Supreme Court sides with family seeking return of painting stolen by Nazis
The Cassirer family has spent decades trying to recover the painting.
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The Supreme Court on Thursday revived a legal dispute over the ownership of a valuable impressionist painting that the Nazis confiscated in 1939.
The 1897 oil painting “Rue Saint-Honoré in the Afternoon, Effect of Rain,” by French impressionist Camille Pissarro, once belonged to Lilly Cassirer, a German Jew, who surrendered it to the Nazis to obtained the documents she needed to flee, according to the Associated Press.
Lilly's great-grandson David is now battling with the Spanish Thyssen-Bornemisza National Museum, which possess the painting, for its return.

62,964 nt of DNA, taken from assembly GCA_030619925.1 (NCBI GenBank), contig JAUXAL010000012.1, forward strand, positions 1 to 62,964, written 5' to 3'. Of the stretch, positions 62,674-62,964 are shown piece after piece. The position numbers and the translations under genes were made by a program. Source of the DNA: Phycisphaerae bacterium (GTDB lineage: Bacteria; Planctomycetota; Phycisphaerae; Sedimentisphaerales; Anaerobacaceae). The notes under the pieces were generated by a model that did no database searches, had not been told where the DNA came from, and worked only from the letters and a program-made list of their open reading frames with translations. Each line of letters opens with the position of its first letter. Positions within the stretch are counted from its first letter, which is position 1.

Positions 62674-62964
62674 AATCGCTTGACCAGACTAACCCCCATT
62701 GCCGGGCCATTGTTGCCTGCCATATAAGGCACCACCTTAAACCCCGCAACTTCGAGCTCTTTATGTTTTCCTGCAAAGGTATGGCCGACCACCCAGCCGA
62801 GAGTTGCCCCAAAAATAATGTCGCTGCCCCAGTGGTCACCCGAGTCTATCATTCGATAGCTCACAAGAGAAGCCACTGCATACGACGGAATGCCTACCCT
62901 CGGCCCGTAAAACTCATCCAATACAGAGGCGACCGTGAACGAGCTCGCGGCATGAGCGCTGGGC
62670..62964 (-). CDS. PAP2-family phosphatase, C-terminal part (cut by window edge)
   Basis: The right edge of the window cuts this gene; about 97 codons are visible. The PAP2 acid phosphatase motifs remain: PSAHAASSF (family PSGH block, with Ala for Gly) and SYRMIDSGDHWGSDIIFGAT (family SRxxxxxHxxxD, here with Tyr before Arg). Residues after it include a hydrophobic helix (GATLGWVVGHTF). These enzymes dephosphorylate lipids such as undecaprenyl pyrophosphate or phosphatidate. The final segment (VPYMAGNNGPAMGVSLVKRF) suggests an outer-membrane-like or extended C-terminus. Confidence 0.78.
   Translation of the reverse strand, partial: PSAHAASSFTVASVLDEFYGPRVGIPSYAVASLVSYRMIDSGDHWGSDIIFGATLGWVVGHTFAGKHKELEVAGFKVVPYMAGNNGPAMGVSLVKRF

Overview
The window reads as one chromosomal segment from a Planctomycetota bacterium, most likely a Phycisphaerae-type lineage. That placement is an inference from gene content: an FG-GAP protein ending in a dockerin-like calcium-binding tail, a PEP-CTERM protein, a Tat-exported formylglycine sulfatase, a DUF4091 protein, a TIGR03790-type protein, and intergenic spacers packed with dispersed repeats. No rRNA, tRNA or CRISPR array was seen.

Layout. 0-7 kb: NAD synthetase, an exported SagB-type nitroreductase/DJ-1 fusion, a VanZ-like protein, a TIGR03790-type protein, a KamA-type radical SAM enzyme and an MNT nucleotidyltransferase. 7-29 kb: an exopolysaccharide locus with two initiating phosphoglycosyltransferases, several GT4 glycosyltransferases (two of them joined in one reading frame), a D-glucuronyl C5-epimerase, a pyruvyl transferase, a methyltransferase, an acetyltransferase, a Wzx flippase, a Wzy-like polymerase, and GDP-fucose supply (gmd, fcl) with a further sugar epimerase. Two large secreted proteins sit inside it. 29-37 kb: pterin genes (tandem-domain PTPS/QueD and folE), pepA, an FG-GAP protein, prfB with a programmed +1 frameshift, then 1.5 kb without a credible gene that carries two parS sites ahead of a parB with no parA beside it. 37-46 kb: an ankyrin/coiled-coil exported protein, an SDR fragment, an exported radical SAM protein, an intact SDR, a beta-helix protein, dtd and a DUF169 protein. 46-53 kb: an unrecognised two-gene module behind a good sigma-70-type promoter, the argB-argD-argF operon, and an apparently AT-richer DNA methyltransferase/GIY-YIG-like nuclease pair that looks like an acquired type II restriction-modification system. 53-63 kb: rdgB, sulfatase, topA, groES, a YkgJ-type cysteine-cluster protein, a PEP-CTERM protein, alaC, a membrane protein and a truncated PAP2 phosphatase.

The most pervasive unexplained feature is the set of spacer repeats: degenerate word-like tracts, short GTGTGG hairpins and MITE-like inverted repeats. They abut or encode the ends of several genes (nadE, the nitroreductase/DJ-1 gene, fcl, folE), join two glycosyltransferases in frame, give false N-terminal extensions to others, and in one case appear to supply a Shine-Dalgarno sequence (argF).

The family previously believed the painting had been lost. But David's father, Claude Cassirer, discovered it in the museum in 2000. The family has been trying to reclaim it ever since.
In an unanimous ruling, the Supreme Court decided the lower court erred in determining that Spanish property law applied to the case as opposed to the law in California, the case's venue. Under Spanish law, the museum would have been the rightful owner.
The ruling does not immediately return the painting to the Cassirer family but remands the case to the lower court where it must reevaluate its opinion based on California law.
Justice Elena Kagan, who wrote the opinion, stated the “path of our decision has been as short as the hunt for Rue Saint-Honoré was long; our ruling is as simple as the conflict over its rightful owner has been vexed.”
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